AP Photo/Patrick Semansky
In January 2018, the Trump Administration made an unlawful, under-the-radar change to the State Department’s definition of “public charge,” a provision in immigration law that limits who may come to the United States. Specifically, the State Department amended the Foreign Affairs Manual to allow consular officers to consider whether visa applicants or their family members, including their U.S. citizen family members, have received non-cash benefits. Non-cash benefits include essential public programs like free school lunches, public health vaccinations, and Head Start. The State Department provided no prior notice of this change, nor any explanation for why it decided to deviate from the decades-old definition of public charge which explicitly prohibited consular officers from considering the use of such programs. We’re suing in partnership with the City of Baltimore.
The Trump Administration’s attempts to expand the meaning of public charge deter immigrants and their families from using programs for which they’re legally eligible. The Department of Homeland Security recently issued a similar proposed rule regarding public charge and solicited public comment. In that rule, the Department expressly acknowledged that families and cities will be hurt by these changes–facing higher rates of communicable diseases, malnourished infants, and poverty and homelessness. Yet despite the significance of these policy changes, the Trump Administration nonetheless decided to implement the State Department policy without any serious consideration of its effects, or opportunity for public comment.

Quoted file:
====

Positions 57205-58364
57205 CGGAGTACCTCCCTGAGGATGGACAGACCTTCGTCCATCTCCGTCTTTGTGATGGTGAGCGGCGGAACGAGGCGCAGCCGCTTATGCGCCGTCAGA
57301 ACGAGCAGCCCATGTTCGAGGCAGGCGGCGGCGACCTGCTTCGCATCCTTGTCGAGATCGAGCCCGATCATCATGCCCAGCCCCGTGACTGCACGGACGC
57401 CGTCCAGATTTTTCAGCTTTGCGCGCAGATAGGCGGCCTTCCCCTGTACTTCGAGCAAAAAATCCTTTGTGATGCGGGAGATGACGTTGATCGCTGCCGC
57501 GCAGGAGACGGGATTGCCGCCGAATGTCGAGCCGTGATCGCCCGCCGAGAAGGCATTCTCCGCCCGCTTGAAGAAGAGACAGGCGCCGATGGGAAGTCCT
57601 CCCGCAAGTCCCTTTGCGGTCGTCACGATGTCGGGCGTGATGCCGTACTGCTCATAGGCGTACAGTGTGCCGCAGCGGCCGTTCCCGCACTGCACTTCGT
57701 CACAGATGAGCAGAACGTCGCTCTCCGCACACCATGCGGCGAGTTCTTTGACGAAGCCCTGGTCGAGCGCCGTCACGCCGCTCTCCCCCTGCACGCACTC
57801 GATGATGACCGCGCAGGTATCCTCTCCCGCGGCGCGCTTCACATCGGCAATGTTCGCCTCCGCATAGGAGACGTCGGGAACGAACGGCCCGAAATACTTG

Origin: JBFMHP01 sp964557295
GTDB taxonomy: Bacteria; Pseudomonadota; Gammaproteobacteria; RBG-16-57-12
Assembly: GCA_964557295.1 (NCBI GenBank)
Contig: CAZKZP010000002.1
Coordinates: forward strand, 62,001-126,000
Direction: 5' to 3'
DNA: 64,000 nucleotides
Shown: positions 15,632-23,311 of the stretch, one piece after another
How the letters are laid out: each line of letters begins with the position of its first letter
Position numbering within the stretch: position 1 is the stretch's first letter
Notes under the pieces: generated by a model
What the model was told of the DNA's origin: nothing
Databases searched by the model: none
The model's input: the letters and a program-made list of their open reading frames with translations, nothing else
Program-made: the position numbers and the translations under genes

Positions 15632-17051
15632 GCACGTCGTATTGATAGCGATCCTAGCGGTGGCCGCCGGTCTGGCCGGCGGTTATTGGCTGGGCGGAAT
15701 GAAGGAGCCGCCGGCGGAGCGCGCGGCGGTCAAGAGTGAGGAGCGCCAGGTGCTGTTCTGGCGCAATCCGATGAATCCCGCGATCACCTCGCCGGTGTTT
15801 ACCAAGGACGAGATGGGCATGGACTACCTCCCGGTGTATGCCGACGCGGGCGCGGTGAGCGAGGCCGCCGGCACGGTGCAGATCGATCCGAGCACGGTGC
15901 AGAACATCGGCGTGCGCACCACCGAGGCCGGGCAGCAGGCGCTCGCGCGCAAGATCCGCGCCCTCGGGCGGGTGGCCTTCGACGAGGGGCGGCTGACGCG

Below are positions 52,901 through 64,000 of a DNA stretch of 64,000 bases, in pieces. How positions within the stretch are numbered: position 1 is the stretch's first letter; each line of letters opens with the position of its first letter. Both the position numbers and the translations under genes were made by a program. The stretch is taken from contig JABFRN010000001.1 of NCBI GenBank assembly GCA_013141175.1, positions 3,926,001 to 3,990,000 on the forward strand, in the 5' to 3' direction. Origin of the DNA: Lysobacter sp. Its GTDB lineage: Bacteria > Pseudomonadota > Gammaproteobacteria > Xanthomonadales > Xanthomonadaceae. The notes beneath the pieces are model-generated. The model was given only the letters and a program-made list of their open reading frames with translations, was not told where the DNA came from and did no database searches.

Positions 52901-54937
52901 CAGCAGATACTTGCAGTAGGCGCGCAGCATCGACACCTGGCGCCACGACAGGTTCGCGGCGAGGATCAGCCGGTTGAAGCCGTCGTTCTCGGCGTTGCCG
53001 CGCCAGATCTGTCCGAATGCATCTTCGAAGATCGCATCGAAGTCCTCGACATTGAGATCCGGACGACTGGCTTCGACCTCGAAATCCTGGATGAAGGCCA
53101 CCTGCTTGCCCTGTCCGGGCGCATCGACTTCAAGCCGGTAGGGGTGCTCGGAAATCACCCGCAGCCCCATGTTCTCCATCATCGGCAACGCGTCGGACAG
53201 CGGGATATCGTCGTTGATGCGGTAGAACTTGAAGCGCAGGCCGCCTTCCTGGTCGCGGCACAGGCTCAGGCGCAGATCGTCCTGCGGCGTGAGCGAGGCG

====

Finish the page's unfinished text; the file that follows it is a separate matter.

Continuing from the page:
We partnered with Baltimore to file a lawsuit defending immigrants against the Trump Administration’s attacks. Baltimore and its residents have already begun to feel the impact. To offer just one example, enrollment in the city’s Head Start program has virtually ceased among the city’s African immigrant population since the start of the 2018 school year. Our lawsuit explains that the State Department change was motivated by the Trump Administration’s well-known hostility towards certain immigrant groups—most notably Hispanic, Asian, and African communities—and violated the federal laws governing administrative agencies, including the Constitution’s guarantee of Equal Protection. We’re asking the Court to declare the changes void and require consular officers to consider visa applications using the previous criteria.
The government must respond to our lawsuit in the coming months.